Also, bear in mind that most of the positive Fenugreek studies were all conducted by Fenugreek manufacturers, thus limiting their credibility. Taking all this into account, our intuition tells us that Fenugreek is a potent libido enhancer that offers mild-to-moderate T-boosts. More on Fenugreek.
The king of herbs; man root; life root. Ginseng earns all of these monikers and then some for being one of the oldest revered herbs for male health. In the Ginseng family, there are upwards of 11 species, but the two most popular and research-proven are Asian Ginseng & American Ginseng.
While most people consume Ginseng for its adaptogenic anti-stress benefits, one elusive study shows that it may increase measures of:
- Follicle-Stimulating Hormone
- Luteinizing Hormone (LH)
Hesperidin is a bioflavonoid compound found in citrus fruits. Once ingested, hesperidin metabolizes into hesperetin, a compound that might support T levels through:
- Inhibitting aromatase, the enzyme required to convert testosterone into estrogen
Although preliminary research suggests that hesperetin is one of “the most potent natural aromatase inhibitors“, so far it has only been tested in petri dish and animal studies.
While this may validate it’s use in multi-ingredient T-boosters, we’d like to see human trials that look specifically at its effects on T-levels before saying that it works.
Horny Goat Weed
The story behind Horny Goat Weed’s (HGW) discovery is all in its name:
Centuries ago, a Chinese goat herder noticed that his goats were behaving especially “horny” after consuming HGW. Soon enough, other herders & farmers began supplementing the plant, and the rest is history.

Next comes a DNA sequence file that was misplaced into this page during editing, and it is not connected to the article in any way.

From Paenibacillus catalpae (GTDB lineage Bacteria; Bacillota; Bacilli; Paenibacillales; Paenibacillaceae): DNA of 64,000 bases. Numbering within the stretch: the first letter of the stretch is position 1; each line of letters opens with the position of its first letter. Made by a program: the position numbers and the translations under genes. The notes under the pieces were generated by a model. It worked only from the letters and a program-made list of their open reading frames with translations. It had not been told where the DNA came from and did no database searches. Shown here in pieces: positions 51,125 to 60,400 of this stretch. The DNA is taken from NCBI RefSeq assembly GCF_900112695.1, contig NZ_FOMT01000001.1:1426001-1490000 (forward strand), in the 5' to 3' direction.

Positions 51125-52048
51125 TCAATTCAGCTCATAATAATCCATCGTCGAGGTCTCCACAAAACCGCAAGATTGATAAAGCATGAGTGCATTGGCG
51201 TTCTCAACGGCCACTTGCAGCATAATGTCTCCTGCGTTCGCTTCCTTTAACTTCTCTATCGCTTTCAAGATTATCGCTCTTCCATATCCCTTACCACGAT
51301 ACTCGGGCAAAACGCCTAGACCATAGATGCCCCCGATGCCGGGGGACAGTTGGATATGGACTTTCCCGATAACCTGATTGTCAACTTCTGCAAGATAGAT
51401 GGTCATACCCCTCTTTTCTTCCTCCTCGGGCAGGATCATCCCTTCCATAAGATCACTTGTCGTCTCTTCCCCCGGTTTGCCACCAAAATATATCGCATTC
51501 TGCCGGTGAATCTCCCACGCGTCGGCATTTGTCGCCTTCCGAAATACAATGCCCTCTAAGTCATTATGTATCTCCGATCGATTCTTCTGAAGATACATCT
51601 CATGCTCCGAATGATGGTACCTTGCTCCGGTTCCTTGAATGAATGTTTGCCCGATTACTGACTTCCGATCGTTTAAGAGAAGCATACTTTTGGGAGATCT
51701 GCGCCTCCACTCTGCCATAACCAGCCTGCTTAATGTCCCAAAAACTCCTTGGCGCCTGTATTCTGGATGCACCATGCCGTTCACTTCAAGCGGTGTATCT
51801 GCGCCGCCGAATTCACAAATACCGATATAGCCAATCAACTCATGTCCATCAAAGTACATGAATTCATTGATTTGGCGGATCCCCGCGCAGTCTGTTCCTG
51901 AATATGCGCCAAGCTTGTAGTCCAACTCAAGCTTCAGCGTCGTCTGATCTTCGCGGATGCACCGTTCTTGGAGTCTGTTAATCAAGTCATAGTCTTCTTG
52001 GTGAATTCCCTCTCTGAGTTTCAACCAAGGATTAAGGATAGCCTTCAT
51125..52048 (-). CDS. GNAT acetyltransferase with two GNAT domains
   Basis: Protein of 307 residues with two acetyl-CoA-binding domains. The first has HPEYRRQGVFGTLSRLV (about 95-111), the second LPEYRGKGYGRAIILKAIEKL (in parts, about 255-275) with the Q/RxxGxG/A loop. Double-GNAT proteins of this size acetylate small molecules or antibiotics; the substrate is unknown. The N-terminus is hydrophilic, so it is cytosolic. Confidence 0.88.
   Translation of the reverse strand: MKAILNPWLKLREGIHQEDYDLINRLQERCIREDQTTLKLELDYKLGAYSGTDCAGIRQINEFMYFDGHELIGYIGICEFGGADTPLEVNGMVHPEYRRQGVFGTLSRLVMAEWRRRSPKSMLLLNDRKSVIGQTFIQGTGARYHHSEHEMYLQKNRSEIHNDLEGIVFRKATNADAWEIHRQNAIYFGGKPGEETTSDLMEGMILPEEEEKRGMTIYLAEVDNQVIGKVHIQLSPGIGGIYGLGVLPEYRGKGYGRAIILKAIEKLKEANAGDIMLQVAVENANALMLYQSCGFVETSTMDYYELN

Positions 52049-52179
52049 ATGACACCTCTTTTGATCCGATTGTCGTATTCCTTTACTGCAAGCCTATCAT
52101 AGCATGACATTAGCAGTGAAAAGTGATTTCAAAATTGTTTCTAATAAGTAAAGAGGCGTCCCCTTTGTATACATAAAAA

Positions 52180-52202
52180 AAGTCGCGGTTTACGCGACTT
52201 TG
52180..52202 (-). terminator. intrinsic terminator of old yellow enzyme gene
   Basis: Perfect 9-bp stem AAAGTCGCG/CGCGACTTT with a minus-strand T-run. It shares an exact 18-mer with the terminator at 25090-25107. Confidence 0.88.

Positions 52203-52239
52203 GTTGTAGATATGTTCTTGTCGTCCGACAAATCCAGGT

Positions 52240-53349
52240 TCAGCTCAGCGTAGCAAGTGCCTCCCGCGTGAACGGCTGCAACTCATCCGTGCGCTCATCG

However, while its reputation is rooted in its “libido-enhancing” effects, HGW’s benefits seem to end there–with some early animal research suggesting HGW doesn’t increase T so much as “mimics” the sex hormone. In other words, HGW engages androgen receptors in cells without altering T levels.
Even so, HGW extract standardized for its primary ingredient icariin makes for a worthy addition in any T-booster stack for the compound’s demonstrated benefits on sexual health & mood. More on Horny Goat Weed.
Awesome for nitric oxide synthesis, protein synthesis, and blood vessel vasodilation… but accomplishes little in the way of boosting testosterone. Some animal research indicates that arginine might have an effect on T-synthesis, but no human research has validated that bio-action.
More often than not, you’re going to find this amino acid in pre-workout stacks & sex enhancers considering that vasodilation is more relevant to athletic/sexual prowess than to producing testosterone. More on L-Arginine.
L-Carnitine is an amino acid-like compound present in high quantities in protein-rich foods such as red meat. Given its ability to transport fatty acids to be burned for energy, carnitine is critically important for the body’s energy production, and is sometimes used for fat loss. Rather than boosting T directly, L-carnitine has been suggested to:
- Reduce exercise-induced stress, which may negatively impact testosterone
- Enhance the body’s response to testosterone
- Normalize sex hormones in testicular dysfunction
While this is probably not enough to warrant supplementing isolated l-carnitine, it does support its inclusion in T-boosters. More on L-Carnitine.